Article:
My Biggest Mistake Steve Bennett: I forgot we were mail order

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The Independent Online
Steve Bennett, 33, founded Software Warehouse in his early 20s after being made redundant from his job with a small computer dealer. His company, the UK's fastest growing over the past four years, now has 350 employees with an annual turnover of more than pounds 100m. He has also written a book, `Serve to Win', and is launching a computer magazine, `Internet Monthly'

MY BIGGEST mistake was to lose sight of our core competency and move into manufacturing, after we had been going for seven years. A lot of our customers were asking for us to supply PCs; we sold software, printers, scanners, and it was the final piece of the jigsaw.

I started out cold-calling, knocking on doors on an industrial estate, selling anything to do with computers. After a year I found some really good software in America and started to import it. Then we grew into a mail-order company.

In April 1997, we started building PCs. We had a customer base of around 300,000 and 15 stores. Customers were asking us for PCs and we had two options: either to sell major brand names or build our own. We decided to build our own.

We had a ready market, and we felt we weren't in any way diversifying from our core business - it was the same thing. From the customer's standpoint, it was, but what took us ages to realise was that we had built this big company and what we were really good at was mail order. There was probably more synergy in us selling golf products or perfume via mail order, than manufacturing.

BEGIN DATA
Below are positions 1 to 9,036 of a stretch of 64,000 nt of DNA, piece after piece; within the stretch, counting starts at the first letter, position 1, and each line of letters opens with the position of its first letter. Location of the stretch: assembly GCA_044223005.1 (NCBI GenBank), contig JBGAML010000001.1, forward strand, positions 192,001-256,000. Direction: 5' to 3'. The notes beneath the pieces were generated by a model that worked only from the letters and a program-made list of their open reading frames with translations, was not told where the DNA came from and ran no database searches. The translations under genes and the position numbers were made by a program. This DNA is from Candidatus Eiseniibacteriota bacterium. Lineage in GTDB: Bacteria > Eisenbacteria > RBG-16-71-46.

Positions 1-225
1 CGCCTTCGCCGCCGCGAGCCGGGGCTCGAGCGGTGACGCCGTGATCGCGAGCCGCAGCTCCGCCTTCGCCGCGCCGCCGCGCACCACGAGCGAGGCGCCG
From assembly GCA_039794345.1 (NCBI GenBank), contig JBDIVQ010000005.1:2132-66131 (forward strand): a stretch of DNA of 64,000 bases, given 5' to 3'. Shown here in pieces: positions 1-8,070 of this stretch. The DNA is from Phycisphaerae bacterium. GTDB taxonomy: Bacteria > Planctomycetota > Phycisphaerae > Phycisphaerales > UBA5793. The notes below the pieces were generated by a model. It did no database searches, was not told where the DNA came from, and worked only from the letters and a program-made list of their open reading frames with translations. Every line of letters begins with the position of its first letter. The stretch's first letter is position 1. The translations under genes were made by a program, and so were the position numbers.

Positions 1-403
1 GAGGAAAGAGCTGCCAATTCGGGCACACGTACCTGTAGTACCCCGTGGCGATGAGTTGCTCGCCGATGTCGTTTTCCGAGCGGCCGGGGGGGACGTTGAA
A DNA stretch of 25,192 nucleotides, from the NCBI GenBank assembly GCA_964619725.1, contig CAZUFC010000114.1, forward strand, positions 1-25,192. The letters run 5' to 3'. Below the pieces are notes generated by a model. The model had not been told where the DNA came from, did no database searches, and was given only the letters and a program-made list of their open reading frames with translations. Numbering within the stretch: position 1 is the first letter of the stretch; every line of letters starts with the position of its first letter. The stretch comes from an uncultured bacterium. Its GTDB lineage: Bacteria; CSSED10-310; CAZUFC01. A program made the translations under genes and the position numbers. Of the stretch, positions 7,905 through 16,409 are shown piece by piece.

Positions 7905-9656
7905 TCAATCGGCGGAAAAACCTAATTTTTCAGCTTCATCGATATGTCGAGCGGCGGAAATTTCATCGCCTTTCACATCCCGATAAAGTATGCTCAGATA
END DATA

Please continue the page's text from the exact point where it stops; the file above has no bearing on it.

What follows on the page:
We sold quite a few computers, about 1,000 a month, but we were spending a lot on marketing. Another thing we did wrong was that we didn't put a director on it at board level. We shared responsibility, and started de-focusing from our core business.

In January 1998 we had a board meeting and I wanted to close it; others said we had to give it more of a chance. But by May, it was risking the whole ship. We were all focusing on getting manufacturing working.

You have this tangible you can see - the money you lose - but there's also an intangible; the lost opportunities. In the end, we laid off 19 people. It was painful. In nine years, I had never had to make anyone redundant. Until you close it down, you can gloss it up as an investment. The day you close, you are writing off that money. But if we hadn't, I'm convinced we wouldn't have got back to the old strength.

We still launch subsidiaries like, Internet Monthly. But we have taken an existing director, who has set it up as his own project. The rest of the board don't need to get involved. It stands on its own two feet.